Back and Neck Pain

Meditation to Get Into the Groove, Part IV

Author| Barry Kerzin, MD

From the Dalai Lama's personal physician

Meditation is training the mind to be more focused in the present moment. It is training the mind and heart to be calmer, happy, and positive. A deeper type of meditation explores who we really are.

‘Mind’ here means all of our experience, including perceptions, thinking, feelings, emotions, intuition, and even other subtler minds.

Mind and consciousness mean the same thing. Meditation cultivates a calm mind, reducing the chatter. It trains the mind to focus and concentrate in the present moment. So distraction is reduced, so naturally, multi-tasking is reduced. Thoughts arise when the mind is in the past or future, and not when the mind is in the present. This type of meditation is called shamatha (Pāli and Sanskrit), or mindfulness, calm abiding, or concentration in English. The most common object is the breath that I’ll talk about below.

There is also a type of meditation that is dynamic, cultivating insight into reality.

This is called Vipassanā (Pāli), and lhag mthong (pronounced, ‘lak tong’ – in Tibetan), and insight or wisdom in English. It is a contemplation or analytical type of meditation exploring and investigating the nature of reality of the world and ourselves.

Concentration meditation on the breath is done this way: First sit on a cushion or chair with your back straight. Keep your head straight with your eyes open, glancing down in front of you. Maintain a soft gaze not staring at what you see. Close your mouth and breathe normally through your nose, concentrating on of the base of your nose at the top of your upper lip. If you notice the air as it passes at this point, concentrate on that sensation. If not, just concentrate on the base of the nose. Place your hands with the left palm up and the right hand on top with its palm up. Touch your thumbs forming a triangle. Let the hands rest in that position in your lap. Relax your shoulders. Meditation involves balancing the mind between alertness and relaxation. Too much alertness causes a “monkey-mind” that gets too wild. Too much relaxation and we fall asleep. So try to balance alertness with relaxation. This takes time, so please be patient. In fact, we try to balance alertness and relaxation in whatever we do, say, or think in life in general.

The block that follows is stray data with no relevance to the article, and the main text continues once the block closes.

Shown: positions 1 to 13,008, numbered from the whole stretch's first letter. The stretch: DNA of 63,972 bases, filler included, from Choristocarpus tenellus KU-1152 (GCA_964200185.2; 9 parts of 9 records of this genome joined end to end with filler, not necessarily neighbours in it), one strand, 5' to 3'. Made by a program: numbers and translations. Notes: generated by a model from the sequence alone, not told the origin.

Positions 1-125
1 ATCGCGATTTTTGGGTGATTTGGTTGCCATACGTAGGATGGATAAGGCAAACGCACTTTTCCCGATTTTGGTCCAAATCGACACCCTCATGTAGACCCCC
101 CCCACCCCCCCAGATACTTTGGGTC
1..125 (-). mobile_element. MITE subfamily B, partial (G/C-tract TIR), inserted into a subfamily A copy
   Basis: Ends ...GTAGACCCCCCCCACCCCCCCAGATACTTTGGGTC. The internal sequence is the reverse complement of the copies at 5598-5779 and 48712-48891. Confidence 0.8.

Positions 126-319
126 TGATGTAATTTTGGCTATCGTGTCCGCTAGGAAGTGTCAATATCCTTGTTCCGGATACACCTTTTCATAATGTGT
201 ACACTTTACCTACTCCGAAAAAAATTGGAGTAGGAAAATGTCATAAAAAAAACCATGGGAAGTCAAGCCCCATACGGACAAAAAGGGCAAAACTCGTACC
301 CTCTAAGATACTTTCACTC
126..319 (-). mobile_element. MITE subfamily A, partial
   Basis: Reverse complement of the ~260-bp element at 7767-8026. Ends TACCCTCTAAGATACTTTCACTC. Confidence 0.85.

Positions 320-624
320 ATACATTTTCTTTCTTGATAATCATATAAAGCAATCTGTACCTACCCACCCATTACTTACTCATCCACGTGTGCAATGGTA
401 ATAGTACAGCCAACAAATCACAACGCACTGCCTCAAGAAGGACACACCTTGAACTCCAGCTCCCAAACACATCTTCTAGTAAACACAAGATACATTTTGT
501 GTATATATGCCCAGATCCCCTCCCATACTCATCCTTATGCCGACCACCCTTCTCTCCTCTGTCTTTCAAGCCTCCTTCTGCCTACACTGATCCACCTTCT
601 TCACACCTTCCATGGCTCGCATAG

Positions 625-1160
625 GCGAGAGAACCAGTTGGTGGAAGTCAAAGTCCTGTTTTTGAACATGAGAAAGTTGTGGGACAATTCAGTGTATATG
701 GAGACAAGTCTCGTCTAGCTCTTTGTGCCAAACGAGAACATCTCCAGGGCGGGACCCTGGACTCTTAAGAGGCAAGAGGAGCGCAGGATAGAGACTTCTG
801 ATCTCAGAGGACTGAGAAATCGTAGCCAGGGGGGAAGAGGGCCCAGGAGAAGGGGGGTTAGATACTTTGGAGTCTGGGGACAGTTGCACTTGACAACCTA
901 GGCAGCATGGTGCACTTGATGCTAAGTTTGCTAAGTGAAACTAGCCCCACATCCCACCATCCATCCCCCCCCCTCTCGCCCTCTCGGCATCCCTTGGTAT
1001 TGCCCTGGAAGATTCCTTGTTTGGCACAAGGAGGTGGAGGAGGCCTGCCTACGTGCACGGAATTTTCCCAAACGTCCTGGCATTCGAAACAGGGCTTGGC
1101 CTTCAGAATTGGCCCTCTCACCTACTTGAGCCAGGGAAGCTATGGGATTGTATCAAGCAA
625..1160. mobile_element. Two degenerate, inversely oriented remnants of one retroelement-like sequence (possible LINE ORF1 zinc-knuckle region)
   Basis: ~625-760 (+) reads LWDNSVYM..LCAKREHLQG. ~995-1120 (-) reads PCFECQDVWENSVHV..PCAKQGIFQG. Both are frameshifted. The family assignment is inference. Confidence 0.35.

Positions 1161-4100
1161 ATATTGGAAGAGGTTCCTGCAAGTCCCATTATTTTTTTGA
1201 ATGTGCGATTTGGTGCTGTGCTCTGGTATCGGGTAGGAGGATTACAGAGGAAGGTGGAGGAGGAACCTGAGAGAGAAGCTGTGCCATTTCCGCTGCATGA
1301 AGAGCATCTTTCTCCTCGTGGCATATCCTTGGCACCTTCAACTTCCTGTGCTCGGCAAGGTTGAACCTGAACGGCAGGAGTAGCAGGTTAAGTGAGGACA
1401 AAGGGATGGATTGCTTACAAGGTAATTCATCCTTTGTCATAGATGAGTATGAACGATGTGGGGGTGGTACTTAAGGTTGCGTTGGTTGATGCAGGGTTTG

When your mind strays away from the base of the nose, gently but firmly bring it back to the base of the nose. You may have to do this many times. Please don’t worry. This is the actual training of the mind to become more focused and less distracted. That is precisely what meditation is, or what mental training is all about.

Do this every day at least once. The best time is first thing in the morning after you get up. I do a short meditation sitting in bed before I get up. Then I wash, brush my teeth, and use the restroom. After that, I sit on my cushion. Only later do I eat breakfast. When you meditate, you don’t need to set an alarm or observe your watch. These only create distractions, thinking, “when is my session going to end,” making us think about the time and not concentrate on our breath.

More important than how long we meditate, is the regularity.

So meditate every day, at least once for about 10 minutes at the beginning of the day. Pick a comfortable place in your home or room and use the same place and cushion or chair each time. Gradually over weeks or months as you gain familiarity you can lengthen the time of meditation. Please do not push yourself. We have that tendency in our lives, so let’s not bring our bad habits into meditation.

Continue to Part V